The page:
The government has downloaded this entire problem to the provinces from the word go. I believe Canadians are intelligent people. Canadians are not going to be taken in by this. When Canadians take the time to realize what a chicanery has been perpetrated on them by the people in government, they will treat it accordingly in the next election.

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Mr. Barry Campbell (Parliamentary Secretary to Minister of Finance, Lib.): Mr. Speaker, if we are talking about chutzpah, let us talk about March 1, 1995 when Reform's subamendment asked members of this House to vote against the Liberal budget because it did not cut fast enough. They were opposed to the budget because it did not cut fast enough.

I would like the member to tell this House, to share with us how it is that he can stand there and criticize the cuts as he just did when he voted in opposition to the budget because it did not cut fast enough.

Mr. Abbott: Mr. Speaker, I really appreciated that question because it is so simple. The government cut in all the wrong places.

Mr. Robert D. Nault (Parliamentary Secretary to Minister of Human Resources Development, Lib.): Mr. Speaker, if people were students of history they would recall that we have had right wing parties in this House before. I recall reading about the debates that the right wing was talking about when we brought in medicare, that medicare was going to be a total drain on society, that it would hurt the economy and that it would take people out of work.

Now we know that the economy quite frankly is considered by other countries in the world to be one of the best situations because of medicare in that it helps employers with their bottom lines and it helps employees.

Also, when we brought in social assistance or welfare as a national program in this country we had the right wing say the same thing.

Now we have these people across the way who are suggesting that because we have improved and made sure and secured because of the values of the nation our pension plan for future generations-

An hon. member: Your pension plan.

Mr. Nault: Yes, that is absolutely right, my pension plan. I will get the Canada pension plan just like everybody else when I retire and the children of these members here hopefully will get a Canada pension plan as well.

That is why that particular party is at 11 per cent in the polls and sliding fast.

If what was said here just a few minutes ago was even close to being believable, and I want to ask the member this specific question, why is it that they keeping dropping in the polls? Is it that we are so good at deceiving Canadians that people do not realize that we are not doing a good job?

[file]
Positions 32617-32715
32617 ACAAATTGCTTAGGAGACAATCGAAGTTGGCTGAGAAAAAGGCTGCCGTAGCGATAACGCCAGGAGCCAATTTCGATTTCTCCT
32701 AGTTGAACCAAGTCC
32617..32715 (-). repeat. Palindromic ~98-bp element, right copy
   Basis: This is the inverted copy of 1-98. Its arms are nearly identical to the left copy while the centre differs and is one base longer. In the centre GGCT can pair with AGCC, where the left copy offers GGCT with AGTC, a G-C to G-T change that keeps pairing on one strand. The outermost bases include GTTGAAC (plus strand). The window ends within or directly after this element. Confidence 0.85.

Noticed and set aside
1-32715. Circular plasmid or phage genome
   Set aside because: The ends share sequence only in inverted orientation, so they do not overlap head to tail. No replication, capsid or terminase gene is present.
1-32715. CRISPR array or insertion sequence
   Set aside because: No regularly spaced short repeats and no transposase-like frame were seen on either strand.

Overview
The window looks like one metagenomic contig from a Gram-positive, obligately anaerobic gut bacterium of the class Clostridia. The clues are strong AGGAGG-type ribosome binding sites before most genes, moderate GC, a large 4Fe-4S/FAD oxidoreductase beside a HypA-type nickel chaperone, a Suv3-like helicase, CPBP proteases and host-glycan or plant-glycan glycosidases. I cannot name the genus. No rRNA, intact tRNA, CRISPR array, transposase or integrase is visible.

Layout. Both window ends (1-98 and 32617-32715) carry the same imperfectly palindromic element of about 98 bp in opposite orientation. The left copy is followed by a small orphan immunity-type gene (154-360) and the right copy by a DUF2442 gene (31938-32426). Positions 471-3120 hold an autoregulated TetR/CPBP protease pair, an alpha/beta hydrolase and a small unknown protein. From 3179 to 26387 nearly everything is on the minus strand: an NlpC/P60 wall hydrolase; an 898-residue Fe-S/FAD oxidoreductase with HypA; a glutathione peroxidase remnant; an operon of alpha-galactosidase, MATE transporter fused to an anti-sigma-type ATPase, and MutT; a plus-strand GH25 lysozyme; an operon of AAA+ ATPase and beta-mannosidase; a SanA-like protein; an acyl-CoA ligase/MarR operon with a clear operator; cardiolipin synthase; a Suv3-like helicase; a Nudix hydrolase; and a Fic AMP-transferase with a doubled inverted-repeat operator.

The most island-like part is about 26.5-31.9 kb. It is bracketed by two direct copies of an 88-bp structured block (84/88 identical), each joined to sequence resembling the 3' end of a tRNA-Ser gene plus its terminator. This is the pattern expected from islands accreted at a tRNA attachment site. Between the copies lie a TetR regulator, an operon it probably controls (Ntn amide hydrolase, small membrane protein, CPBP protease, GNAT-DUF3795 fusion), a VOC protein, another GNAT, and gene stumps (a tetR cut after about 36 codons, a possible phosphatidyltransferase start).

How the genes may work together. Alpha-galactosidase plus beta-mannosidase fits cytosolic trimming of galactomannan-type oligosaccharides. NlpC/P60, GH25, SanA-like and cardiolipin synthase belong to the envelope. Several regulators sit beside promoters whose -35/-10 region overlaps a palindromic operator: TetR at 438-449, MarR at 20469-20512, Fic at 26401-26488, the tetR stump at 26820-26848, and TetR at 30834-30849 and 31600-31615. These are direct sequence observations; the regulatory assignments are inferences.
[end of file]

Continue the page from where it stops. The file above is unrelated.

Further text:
Mr. Abbott: Mr. Speaker, I am so happy this member brought up his pension plan and the pension plan of all of the other people who are in this disgusting MP pension plan. They have looked after themselves all right. They have taken care of themselves and then they are shafting the Canadian public with this 70 per cent increase.

What I would like to know from any of those members that are on this fat pension plan is are any of them going to be doing a 70 per cent increase in the premiums they are paying.

The Canadian public right now is paying $4 for every $1 that these people put in. Right now what is going on is with this increase of $1,300 a year Canadians are going to be getting less out than what they are putting in. These people are absolutely disgusting that they would even bring up their pension plan.

Mr. Nault: Mr. Speaker, he can go on and bluster all he likes but I just want him to answer a very simple question. If his party's policies were so believable, why is it that he cannot seem to get over the 10 per cent mark in popularity with the rest of Canadians? In Ontario it is 6 per cent and dropping. It does not even go on the Richter scale.


Mr. Abbott: Mr. Speaker, I will be very happy to see that member or any other Liberal in my riding. I am not even the slightest bit concerned, but he should be.

I come back to the medicare issue. He is talking about the fact that the Liberals brought in medicare. When the Liberals brought in medicare the federal government promised 50-50 funding to the provinces. What happened to the 50-50 funding to the provinces? It slashed, hacked, downloaded to the provinces, still asked the provinces to do exactly the same things while giving them a 20 cent dollar instead of a 50 cent dollar.

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Mr. Randy White (Fraser Valley West, Ref.): Mr. Speaker, just for the Liberals over there, I had a wonderful speech all ready to go and now I have to talk about the MP pension plan.